« Me, Talking About Copyright And Patents |
| BT Jumps on the "Sue Google" Bandwagon »
December 15, 2011
Mediashift Just Slightly Misses the Mark
Jenny Shank at Mediashift has a column that starts off with the interesting title "The Trouble With Gifting an E-Book". She's right: e-books make much worse presents than regular books, but sadly she misses many of the important reasons why. Shank's column is a lovely bit of nostalgia about the personalization of gifts and the feel of the physical book. All true and good, but really kind of missing the mark. Let me tell you why e-books are lousy gifts:
Books are one-size-fits-all. Unless your reader needs a large-print or Braille edition, a book is a book is a book. The e-book for your iPad friend is not the e-book for your Kindle friend is not the e-book for your Kindle Fire friend is not the e-book for your Nook friend even if they all have the same name. The near-complete lack of interoperability between these devices is stupid beyond belief. Of course, you can get someone a gift card but we're talking about gifting books here.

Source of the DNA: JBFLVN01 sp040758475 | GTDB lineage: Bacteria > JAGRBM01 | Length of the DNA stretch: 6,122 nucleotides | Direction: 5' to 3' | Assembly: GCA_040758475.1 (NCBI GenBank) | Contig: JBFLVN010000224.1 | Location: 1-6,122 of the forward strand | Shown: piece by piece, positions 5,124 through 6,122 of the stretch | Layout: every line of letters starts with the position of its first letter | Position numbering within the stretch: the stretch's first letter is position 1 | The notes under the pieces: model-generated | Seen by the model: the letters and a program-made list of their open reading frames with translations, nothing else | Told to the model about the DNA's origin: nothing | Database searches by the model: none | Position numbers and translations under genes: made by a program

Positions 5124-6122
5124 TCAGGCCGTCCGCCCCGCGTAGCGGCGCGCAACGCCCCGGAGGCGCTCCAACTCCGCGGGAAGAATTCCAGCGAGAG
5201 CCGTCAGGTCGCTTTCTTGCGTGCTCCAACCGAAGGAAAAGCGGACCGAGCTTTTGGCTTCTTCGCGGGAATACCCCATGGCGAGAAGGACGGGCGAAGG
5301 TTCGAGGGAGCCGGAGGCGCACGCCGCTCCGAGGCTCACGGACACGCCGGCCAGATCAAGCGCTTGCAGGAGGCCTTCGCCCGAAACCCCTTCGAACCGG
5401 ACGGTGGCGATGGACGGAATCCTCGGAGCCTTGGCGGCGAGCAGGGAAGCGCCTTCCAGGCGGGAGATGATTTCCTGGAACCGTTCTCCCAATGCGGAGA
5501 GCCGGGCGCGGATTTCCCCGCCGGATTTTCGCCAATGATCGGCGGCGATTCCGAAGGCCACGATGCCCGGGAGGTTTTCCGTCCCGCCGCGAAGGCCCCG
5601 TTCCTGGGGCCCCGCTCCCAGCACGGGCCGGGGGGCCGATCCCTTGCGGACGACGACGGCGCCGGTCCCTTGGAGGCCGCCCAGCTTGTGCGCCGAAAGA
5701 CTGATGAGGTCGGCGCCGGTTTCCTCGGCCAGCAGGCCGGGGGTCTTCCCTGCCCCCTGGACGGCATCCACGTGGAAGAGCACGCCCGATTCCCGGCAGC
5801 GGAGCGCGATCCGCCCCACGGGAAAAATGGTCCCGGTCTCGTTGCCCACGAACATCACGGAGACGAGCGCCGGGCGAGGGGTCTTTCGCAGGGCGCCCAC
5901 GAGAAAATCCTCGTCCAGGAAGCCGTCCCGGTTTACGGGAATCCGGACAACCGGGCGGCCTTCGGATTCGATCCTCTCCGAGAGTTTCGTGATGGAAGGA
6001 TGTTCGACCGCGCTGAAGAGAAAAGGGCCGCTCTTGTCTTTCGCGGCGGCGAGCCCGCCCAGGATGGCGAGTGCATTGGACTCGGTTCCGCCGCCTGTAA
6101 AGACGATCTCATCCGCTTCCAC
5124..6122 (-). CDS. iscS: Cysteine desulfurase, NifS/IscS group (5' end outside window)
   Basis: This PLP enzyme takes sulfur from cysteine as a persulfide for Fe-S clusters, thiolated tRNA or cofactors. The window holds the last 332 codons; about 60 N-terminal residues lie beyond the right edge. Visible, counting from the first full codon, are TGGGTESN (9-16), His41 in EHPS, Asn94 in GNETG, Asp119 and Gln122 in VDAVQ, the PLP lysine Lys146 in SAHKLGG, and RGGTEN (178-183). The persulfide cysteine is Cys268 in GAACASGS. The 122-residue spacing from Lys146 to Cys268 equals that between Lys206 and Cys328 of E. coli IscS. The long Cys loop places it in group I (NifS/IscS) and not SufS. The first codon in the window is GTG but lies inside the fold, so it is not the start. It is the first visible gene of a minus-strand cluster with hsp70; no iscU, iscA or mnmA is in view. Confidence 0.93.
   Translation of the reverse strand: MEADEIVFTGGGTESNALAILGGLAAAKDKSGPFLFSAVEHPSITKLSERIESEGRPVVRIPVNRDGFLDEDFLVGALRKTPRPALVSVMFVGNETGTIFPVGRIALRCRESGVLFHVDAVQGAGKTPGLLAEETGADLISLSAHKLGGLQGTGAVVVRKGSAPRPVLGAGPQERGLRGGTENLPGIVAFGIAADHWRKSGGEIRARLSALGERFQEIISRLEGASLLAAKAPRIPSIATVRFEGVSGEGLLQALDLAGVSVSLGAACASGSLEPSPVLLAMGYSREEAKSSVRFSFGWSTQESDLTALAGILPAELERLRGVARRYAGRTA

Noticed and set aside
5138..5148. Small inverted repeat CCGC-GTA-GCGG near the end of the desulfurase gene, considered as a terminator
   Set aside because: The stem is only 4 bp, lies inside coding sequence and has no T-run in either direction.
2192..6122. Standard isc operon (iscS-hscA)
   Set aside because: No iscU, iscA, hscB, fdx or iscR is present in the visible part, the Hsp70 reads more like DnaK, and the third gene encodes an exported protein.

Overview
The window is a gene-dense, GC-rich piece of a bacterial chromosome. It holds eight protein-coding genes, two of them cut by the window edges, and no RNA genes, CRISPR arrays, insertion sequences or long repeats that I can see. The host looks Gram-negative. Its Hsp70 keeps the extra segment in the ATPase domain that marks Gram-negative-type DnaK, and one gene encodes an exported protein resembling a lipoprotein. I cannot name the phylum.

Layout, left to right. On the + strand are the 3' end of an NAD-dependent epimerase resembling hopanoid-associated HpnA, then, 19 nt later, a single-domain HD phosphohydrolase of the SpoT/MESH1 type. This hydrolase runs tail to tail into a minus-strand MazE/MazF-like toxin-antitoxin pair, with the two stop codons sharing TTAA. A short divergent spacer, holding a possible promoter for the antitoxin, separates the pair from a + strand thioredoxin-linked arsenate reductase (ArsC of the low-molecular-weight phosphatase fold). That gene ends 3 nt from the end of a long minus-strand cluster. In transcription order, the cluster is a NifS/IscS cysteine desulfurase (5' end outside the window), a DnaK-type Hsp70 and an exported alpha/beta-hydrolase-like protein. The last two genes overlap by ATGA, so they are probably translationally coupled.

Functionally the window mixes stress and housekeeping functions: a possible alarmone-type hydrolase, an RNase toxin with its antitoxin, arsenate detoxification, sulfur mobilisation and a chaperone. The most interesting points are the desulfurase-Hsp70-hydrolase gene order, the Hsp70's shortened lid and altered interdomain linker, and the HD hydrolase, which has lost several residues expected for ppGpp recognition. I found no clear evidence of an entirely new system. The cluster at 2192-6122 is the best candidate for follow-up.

Books are actual gifts. You give a book, and the recipient owns it. He or she can share it with friends, donate it to a library (unless imbeciles get their way with destroying first-sale doctrine), pass it on to their kids, and so on. When you gift an e-book, you're just letting someone rent it and that rental can be modified or yanked back by the e-book publisher or distributor at will and often without notice.
Book gifting is simple. Find a book, buy it, wrap it, send it along or hand it over. E-book buying remains such a complex mess that there are actually whole Web sites devoted to helping people through the convoluted processes that each seller has established for getting e-book.
My family has long had a tradition of special holiday presents delivered at year's end by "The Book Fairy." I don't think the fairy's going electronic any time soon.
+ TrackBacks (0) | Category: IP Markets and Monopolies
POST A COMMENT
- RELATED ENTRIES
- Sherlock Holmes as Classical Fairytale
- Trademark Law Includes False Endorsement
- Kickstarter Math
- IP Without Scarcity
- Crash Patents
- Why Create?
- Facebook Admits it Might Have a Video Piracy Problem
- A Natural Superfood, and Intellectual Property